Feature Article of Monday, 3 September 2012
Columnist: Adu, Kwasi
By Kwasi Adu
In the wake of the passing away of President John Evans Atta Mills, the NPP, their supporters, surrogate journalists and front associations, as well as others coming under the cloak of “professionalism” appear to be troubled by a bizarre state of mind which is making them carry themselves in a way that can only be described as perverse.
One is not sure whether their current demeanour is emanating from a struggle against some sense of guilt caused by the unexpected fulfillment of their years of wishing that President Mills should die, and his actual death. I recall several deliberate false alarms put about in those days, that the President was dead, in the wake of which the NPP and their supporters would be jubilating while their surrogate journalists and front associations would be asking “na President no wo hen? (in Twi, meaning “where is the President?”). At the same time, semi-detached high-ranking malcontents within the NDC were wont to feed into this sick behavior by stating variously that the President was blind or deaf or both. Even when the President revealed that he had a throat condition, they concluded that it was throat cancer. In order to justify their claims, NPP journalists would be put on a constant look-out to detect even the slightest change in the skin pigmentation of the President and would proceed to advertise that “look! the palms of the President have turned black”. The NPP could indeed be said to have been suffering from a destructive tendency. It was as if, for the NPP, and their new-found allies among the grumpy sections of the NDC leadership, the death of President Mills would guarantee a win for them at the next elections.
Now that the President is actually dead, their behavior has changed into what could be described as faking care and devotion for the well-being of the deceased President. Indeed, they pretend to be crying louder than the bereaved. They started by asking “why were we not told that he was sick?”. Then they asked, “how did he die?”. Some of them even go further to speculate that the deceased President might have been poisoned. While some of them claimed that the President was sent to hospital in the back of a pick-up vehicle, others swore that they saw the President being transported to hospital in a small utility vehicle, drenched in blood, with no nurse or dispatch riders in attendance. And what about the funeral arrangements? They claimed that the President’s coffin cost a whopping US$70,000. What imp could be propelling them to be making such mischief?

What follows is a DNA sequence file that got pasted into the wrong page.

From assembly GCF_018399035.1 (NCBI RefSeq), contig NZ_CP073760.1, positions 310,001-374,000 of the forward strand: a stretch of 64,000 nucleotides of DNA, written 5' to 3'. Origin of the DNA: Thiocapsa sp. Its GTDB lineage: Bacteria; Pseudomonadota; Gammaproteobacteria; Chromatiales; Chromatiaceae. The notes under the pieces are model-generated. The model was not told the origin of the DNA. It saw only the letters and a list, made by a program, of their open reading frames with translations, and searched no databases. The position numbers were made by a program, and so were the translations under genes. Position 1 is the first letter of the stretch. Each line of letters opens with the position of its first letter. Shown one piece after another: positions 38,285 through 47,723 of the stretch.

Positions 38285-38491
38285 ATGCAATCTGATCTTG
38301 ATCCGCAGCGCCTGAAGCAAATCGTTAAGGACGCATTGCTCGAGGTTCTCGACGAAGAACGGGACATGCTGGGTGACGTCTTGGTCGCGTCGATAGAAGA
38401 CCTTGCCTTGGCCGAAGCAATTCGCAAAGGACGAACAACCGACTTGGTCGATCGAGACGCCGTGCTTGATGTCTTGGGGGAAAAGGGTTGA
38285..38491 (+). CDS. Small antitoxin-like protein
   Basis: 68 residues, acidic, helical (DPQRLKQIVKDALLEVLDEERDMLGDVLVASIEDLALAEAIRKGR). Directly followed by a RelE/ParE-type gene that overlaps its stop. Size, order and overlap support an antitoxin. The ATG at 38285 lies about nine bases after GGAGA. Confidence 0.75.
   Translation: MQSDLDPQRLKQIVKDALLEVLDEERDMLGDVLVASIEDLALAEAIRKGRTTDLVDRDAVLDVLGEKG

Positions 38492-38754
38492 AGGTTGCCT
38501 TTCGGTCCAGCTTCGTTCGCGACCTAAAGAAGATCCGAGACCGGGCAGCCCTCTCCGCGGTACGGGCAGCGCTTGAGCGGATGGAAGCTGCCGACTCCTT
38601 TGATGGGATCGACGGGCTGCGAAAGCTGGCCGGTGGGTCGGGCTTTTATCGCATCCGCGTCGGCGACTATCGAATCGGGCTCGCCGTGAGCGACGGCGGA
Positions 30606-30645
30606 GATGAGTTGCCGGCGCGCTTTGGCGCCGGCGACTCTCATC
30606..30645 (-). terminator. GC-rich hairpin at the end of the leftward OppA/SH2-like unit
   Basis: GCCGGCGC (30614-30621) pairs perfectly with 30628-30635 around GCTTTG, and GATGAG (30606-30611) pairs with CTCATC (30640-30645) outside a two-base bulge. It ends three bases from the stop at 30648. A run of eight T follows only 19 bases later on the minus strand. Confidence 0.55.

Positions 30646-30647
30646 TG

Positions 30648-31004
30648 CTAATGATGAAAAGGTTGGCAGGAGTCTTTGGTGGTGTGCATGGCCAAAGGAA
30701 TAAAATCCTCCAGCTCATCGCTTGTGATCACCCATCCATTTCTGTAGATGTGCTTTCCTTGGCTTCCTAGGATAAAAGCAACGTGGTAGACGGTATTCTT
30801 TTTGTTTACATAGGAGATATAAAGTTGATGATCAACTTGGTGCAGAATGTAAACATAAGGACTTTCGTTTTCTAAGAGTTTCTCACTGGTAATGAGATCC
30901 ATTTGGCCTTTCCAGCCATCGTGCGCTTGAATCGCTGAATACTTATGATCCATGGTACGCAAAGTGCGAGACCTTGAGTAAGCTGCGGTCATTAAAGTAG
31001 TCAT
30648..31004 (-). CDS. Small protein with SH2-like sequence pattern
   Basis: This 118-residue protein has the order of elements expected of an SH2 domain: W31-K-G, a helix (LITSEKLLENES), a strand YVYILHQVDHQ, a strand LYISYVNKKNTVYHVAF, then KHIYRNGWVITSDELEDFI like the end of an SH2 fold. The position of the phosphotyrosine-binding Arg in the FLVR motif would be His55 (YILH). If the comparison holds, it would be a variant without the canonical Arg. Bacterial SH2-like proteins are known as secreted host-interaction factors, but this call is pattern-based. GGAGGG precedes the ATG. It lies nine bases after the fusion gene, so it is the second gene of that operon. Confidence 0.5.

Armed with this strange posture, they then place themselves in a position in which they think they have more rights over the deceased President’s body than his own family. “We need the autopsy report” they have been shouting. Even when the deceased President’s own brother stated publicly that the President died from “a massive stroke”, the response of the NPP proxies was “we don’t believe it”. Who should be more concerned about the cause of a person’s death: his relatives or people who had always wished that the person were dead? Although the answer should not be hard to find, our NPP people and their surrogates still do not get it. Among others. the Alliance for Accountable Governance (AFAG) called for an inquest, in direct rejection of the family’s announcement that their relative had died of stroke.
Then entered the Ghana Medical Association, some of whose members were actually in charge of the health of the deceased President. They dispatched a letter to the press, to publicly demand an inquest into the death of the President; thus feeding into the AFAG campaign. According to them, their only interest was so that Ghana could “shape policies on the medical management of political leaders such as Presidents and other dignitaries in the country.” As professionals they could have made such a request by making official representations to the government without shooting off to the press with copies of their letter. The motivation of this professional body to opt for a press release in such circumstances is difficult to understand, especially since they should have known that a such a public declaration was likely to feed into the thinking of some people that the President might have been poisoned or even did not receive due care and attention for what they originally believed was cancer being the cause of death.
Edgar Allan Poe, in his essay, “The Imp of the Perverse” (1845) gave meaning to a particular human behavior, which on the surface, appears to have no reasonable cause. However this type of behavior sometimes appears normal or even necessary. In the essay, the narrator speaks to an unnamed listener about how he had become a victim of the Imp of the Perverse. (In European folklore, an “Imp” is a small mischievous and attention-seeking creature that plays pranks on human beings, often to mislead them and subsequently enjoy from the discomfort of its victims.) The narrator in “The Imp of the Perverse” murders somebody in what seemed like a perfect murder; but after several years, he says he was urged by an imaginary Imp of the Perverse to act in an illogical manner by confessing his crime.